To question the flak generated by Los Banos-based Morning Star Company, what's so innovative about lying to the state water board? Maybe it's getting caught due to neighbors' complaints. The fine is fairly hefty and that will cause Morning Star's lawyers to exert themselves greatly to gain innovative reductions in the amount of at least 30 percent, along the lines of the nearby Hilmar Cheese fine and final settlement.
The Central Valley Regional Water Quality Control Board has found that Morning Star's Williams plant is a "state of the art" groundwater polluter.
It is a story of agribusiness "progress" at work. -- blj
Tomato packing plant fined $1.5 for wastewater violations
Water regulators fined a Northern California tomato processing plant $1.5 million for expanding two wastewater ponds from 60 to 100 acres without permission and improperly disposing of millions of gallons of waste, authorities announced Monday.
Staff at the Central Valley Regional Water Quality Control Board discovered the unauthorized expansion in August after receiving odor complaints from neighbors of the Morning Star Packing Co.'s plant in Williams, the board said.
An estimated 266 million gallons of wastewater were discharged from the ponds' unauthorized expansion to groundwater, the board said. That expansion resulted in the reduction from 695 acres to 485 acres in cropland, which helps remove contaminants before the wastewater percolates into the groundwater.
Morning Star failed to disclose the ponds' expansions to the board during the 2012 permit update process, and because of that the existing permit does not consider the expansions' effect on groundwater quality, officials said.
"In adopting this order, our board members noted the egregious nature of Morning Star's actions" said Andrew Altevogt, assistant executive officer for the Regional Water Board. "When a discharger chooses to mislead our staff in this way, we are unable to assure that their practices will be protective of water quality."
The Morning Star Packing Co., a leading supplier of tomato products with plants in Northern and Southern California, did not immediately return a message seeking comment.
The Morning Star Company
A little history...
The Morning Star Company was founded in 1970 by Chris Rufer as a one truck owner operator, hauling tomatoes to other canneries. Today, Morning Star accounts for over 25% of the California processing tomato production, supplying 40% of the U.S. ingredient tomato paste and diced tomato markets, with industrial sales of approximately $350 million.
In 1982, Chris founded a tomato paste processing plant with three grower investors, and originated and implemented two important innovations in the tomato industry; namely, (1) the dedicated production and marketing of industrial tomato paste and (2) the marketing of tomato paste in the "300 gallon bag-in-box." As tomato paste requirements grew The Morning Star Packing Company-Los Banos was founded and built in 1990. Through innovative thinking, common sense, and experience we improved the quality and lowered our cost of producing tomato paste. This facility processes approximately 530 tons of tomatoes (180,000 pounds of tomato paste) per hour.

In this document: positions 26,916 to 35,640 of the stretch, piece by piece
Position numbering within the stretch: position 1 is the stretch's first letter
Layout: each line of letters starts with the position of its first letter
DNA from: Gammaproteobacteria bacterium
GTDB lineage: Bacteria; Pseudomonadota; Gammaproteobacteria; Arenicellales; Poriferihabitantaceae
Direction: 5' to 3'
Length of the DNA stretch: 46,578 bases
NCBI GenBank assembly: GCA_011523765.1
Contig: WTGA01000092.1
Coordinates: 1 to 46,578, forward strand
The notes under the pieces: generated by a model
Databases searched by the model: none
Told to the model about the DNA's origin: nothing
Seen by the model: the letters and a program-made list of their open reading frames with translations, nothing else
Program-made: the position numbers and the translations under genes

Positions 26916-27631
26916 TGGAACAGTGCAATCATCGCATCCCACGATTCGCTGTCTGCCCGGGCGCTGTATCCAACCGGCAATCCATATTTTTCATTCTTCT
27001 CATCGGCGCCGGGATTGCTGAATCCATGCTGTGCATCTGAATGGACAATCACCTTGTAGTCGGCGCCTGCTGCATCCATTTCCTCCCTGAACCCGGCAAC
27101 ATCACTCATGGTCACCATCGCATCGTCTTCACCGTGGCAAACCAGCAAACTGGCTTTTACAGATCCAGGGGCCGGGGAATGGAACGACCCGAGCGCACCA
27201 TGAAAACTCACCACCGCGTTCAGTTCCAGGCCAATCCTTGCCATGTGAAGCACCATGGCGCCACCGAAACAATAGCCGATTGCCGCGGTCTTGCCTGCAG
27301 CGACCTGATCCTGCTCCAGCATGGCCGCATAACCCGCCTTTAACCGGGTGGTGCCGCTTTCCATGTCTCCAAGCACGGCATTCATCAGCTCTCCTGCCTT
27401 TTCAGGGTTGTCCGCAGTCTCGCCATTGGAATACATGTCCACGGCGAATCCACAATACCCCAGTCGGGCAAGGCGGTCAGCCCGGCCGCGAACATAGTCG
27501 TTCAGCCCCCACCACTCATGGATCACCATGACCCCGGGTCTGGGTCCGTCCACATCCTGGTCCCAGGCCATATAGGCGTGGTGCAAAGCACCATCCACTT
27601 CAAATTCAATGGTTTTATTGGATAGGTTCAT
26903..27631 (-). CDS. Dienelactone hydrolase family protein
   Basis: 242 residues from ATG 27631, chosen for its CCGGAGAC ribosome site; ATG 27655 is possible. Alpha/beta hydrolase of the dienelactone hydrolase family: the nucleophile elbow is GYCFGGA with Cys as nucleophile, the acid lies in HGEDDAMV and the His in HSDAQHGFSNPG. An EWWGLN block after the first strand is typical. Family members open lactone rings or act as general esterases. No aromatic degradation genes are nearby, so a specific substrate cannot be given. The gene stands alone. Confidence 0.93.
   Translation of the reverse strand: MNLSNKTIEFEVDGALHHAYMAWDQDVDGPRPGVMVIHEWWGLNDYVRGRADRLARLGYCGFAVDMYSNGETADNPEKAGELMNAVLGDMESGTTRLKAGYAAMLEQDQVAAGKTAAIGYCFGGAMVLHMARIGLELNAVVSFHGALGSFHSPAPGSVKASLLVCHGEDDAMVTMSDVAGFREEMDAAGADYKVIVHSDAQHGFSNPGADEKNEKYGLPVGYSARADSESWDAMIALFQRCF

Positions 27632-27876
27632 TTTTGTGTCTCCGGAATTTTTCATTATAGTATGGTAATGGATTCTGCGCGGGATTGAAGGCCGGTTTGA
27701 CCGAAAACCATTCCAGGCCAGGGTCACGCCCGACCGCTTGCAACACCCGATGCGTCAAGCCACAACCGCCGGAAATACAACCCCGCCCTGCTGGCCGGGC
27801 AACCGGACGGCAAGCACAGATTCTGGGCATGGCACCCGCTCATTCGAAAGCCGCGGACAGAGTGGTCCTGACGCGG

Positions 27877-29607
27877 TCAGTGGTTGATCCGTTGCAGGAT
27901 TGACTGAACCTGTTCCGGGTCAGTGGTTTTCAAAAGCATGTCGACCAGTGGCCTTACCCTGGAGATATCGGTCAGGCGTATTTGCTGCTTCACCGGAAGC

In 1995, The Morning Star Packing Company-Williams was built. The Williams facility combines state of the art technology with economies of scale. This facility processes approximately 630 tons of tomatoes (200,000 pounds of tomato paste) per hour, making it the largest tomato processing facility in California. We also established the California Sun Harvesting Company (Cal-Sun) in a partnership with prominent tomato growers primarily to reduce the cost of tomato harvesting and create efficiencies in the harvesting, trucking and the processing of tomatoes.
In 2002, Morning Star founded Liberty Packing Company, Santa Nella. The original plant was built in 1975, but completely revamped in 2002. Liberty Packing does all the diced processing for Morning Star which has been doing bulk diced products since 1993.
At all Morning Star facilities, we emphasize innovative thought, and we strive to use available resources and technology to their fullest potential in order to continuously improve quality, productivity and service for our customer. As important as quality, service and price are, we know there is more. To remain competitive for the long term, we must be innovative. That is why we rigorously maintain our position as the major force developing and implementing new and improved technology in our industry...